Buck King, a senior sanitation equipment operator with Duke's Facilities Management Department, has a routine on summer nights. When temperatures rise and he knows he’ll be working the next day, he fills a plastic drink bottle with water and stashes it in the freezer.
By morning, the water is frozen and the bottle will slowly melt and give him a constant supply of cold water in the front-loading truck he pilots around campus.
“It lasts for a while,” he said.
With an average high temperature of 90.2 degrees, July is historically the hottest month of the year in this part of North Carolina, according to the National Weather Service.
“Odds favor July being warmer than normal,” said Nicholas Petro, Warning Coordination Meteorologist with the National Weather Service in Raleigh. “How much above normal, one, two three or more degrees above normal? We don’t know. But the odds favor us being above normal.”
Across Duke, there are employees whose jobs call for them to spend time outdoors year-round. For them, finding ways to handle the summer heat is important. Even if you don’t spend as much time outside, there’s plenty to learn from how they approach working outdoors.
Part of Hap Zarzour’s job is to make sure that when Blue Devils athletes and staff members work out in the summer heat, they have everything they need, whether it’s sunscreen, cool moisture-wicking clothing or seemingly endless quantities of cold water.
“You have to prepare for it,” said Zarzour, executive director of Duke Sports Medicine who’s been with Duke Athletics since 1992.
Dehydration is a major concern for anyone spending time outdoors in the summer. While it’s helpful to drink while you’re in the heat, it’s perhaps more important to drink water beforehand. Zarzour said he’ll tell athletes and staff members to drink water around the clock before a hot day in order to ensure they stay hydrated.
In addition to water, Zarzour stresses the importance of maintaining a healthy diet to replace the nutrients that will sapped by heat. Smart choices are fruits and vegetables that are mostly made up of water such as salad greens and watermelon.
“A lot of times if people are out exercising in the heat, or out doing yard work or just lying on the beach, they may not have eaten,” Zarzour said. “So now they face a combination of dehydration and low blood sugar because they don’t have fuel in the tank.”
Finally, Zarzour said it’s important to have a realistic view of what’s ahead. When temperatures rise, coaches often amend plans for outdoor workouts. Zarzour said the rest of us should follow that example and think twice before trying to do too much in summer heat.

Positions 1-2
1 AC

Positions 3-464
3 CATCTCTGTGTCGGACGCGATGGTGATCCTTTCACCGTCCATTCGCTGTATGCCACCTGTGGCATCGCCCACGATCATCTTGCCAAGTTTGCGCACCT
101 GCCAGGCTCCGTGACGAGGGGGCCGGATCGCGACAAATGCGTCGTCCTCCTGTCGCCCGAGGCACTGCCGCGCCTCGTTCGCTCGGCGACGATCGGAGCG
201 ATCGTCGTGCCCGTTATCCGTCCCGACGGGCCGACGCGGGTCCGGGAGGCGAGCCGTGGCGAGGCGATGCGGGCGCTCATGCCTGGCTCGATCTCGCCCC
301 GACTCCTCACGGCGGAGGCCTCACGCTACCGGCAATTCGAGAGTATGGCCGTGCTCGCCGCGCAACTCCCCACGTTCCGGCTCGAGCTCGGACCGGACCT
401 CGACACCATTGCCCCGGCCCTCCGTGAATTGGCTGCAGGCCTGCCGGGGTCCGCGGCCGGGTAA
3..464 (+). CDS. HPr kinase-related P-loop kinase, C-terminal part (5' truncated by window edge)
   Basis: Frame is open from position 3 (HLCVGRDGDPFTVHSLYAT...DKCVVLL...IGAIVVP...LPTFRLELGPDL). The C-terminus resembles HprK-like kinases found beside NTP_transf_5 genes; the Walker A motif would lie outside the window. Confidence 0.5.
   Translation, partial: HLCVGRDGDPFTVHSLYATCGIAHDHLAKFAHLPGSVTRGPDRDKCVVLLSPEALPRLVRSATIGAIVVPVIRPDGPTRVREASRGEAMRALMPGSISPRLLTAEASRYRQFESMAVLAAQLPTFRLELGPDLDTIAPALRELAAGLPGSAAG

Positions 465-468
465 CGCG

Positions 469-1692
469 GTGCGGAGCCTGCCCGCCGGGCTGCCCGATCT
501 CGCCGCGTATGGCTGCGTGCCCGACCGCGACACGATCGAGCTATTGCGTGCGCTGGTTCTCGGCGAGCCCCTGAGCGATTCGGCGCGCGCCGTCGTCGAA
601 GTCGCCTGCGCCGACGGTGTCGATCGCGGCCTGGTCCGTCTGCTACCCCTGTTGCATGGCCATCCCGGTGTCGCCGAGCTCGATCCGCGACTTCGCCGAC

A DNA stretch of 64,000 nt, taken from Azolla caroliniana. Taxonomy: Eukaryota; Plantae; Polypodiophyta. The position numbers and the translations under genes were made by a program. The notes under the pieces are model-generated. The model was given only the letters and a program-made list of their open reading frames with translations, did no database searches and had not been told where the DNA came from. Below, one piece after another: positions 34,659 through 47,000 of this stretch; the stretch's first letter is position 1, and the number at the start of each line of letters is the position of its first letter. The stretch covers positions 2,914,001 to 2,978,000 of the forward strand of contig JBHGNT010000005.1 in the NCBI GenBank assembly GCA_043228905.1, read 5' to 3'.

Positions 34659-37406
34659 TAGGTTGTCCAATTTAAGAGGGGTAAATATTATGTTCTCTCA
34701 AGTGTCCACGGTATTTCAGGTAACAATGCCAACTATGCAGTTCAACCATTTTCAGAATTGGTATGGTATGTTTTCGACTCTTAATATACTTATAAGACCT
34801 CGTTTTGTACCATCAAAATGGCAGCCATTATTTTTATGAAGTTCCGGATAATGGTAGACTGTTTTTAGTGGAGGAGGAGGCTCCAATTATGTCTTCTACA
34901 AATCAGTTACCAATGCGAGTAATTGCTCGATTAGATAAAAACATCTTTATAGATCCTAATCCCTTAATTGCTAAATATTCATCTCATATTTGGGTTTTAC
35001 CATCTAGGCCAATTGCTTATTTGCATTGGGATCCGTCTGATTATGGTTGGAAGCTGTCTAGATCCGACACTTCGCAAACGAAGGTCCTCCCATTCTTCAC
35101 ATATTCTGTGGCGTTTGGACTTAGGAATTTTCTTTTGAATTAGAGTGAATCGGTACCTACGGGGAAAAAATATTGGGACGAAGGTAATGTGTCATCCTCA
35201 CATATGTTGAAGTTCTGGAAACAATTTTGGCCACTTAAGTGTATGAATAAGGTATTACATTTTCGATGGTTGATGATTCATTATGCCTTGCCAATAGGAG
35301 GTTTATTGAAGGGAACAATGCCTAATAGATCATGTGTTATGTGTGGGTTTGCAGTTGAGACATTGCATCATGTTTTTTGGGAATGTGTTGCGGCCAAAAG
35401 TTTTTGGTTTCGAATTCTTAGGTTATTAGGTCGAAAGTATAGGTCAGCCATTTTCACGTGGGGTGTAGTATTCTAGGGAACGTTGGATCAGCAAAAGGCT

“We often say ‘The main causes of heat-related illness are temperature, humidity and stupidity,” Zarzour said. “It’s a preventable problem, so let’s prevent it.”
With 55 lush acres and a year-round stream of visitors, there’s always work to be done at the Sarah P. Duke Gardens.
For Michelle Rawlins, Duke Gardens horticulturist, work days this time of year are divided between outdoor garden projects in the morning and watering plants later in the day.
“I grew up in Minnesota, so I’ll never be used to the heat and humidity down here,” she said. “Plants struggle just as much as we do, so we try to give them a shot of water before it gets too hot.”
In the summer months, plenty of thought goes into ensuring that the roughly 24 staff members and interns on the horticulture staff have things that help them do their jobs safely.
As they go through the day, the staff members are rarely more than an arm’s reach away from something to drink. But if plain water has gotten tiresome, they freshen it up with some of the packs of powdered flavoring found in the staff kitchen or they grab a flavored ice pop from the freezer.
“Sometimes it’s easier to do the ice pops, especially in the afternoon when it’s just so hot,” said Jeff Harward, Duke Gardens’ facilities manager. “It gives you a chance to get away from everything and come inside for a while.”
Staff members and interns also wear hats to protect themselves from the sun and breathable, moisture-wicking shirts designed to keep them cool.
Harward said there’s sunscreen and insect repellent available to those working in the gardens. There are also moist towelettes available that contain sunscreen and insect repellent to help make reapplication easier.
“We want to make sure everyone has what they need,” Harward said.
Adjust Your Day
The list of tasks handled by Duke Facilities Management staff may not vary too much between seasons. But for those that work outdoors, the way they’re completed will change when the weather gets hot.
Senior Sanitation Equipment Operator Buck King is grateful for the air conditioning in the truck he uses to move around campus to pick up waste. With his job requiring him to leave the cab often, he’ll reshape his workflow to adjust for the heat.
“We try to do our work early in the morning when it’s cooler,” said King, who starts his shift around 6 a.m. “In the afternoon, it’s a lot different.”
For Dexter Gooch, a recycler with Duke Facilities Management, the action is constant as he and his colleagues bounce around Duke, collecting recyclables from campus bins and loading them on a truck.
“In an eight hour period, depending on where our stuff is, we can spend as much as four hours outdoors,” Gooch said.
That means that during the summer, Gooch’s team builds in more breaks – often consisting of 10 minutes spent in an air-conditioned space sipping water.
“It just gives us a chance to get out of the sun and recharge,” Gooch said.
Have a story idea or news to share? Share it with Working@Duke.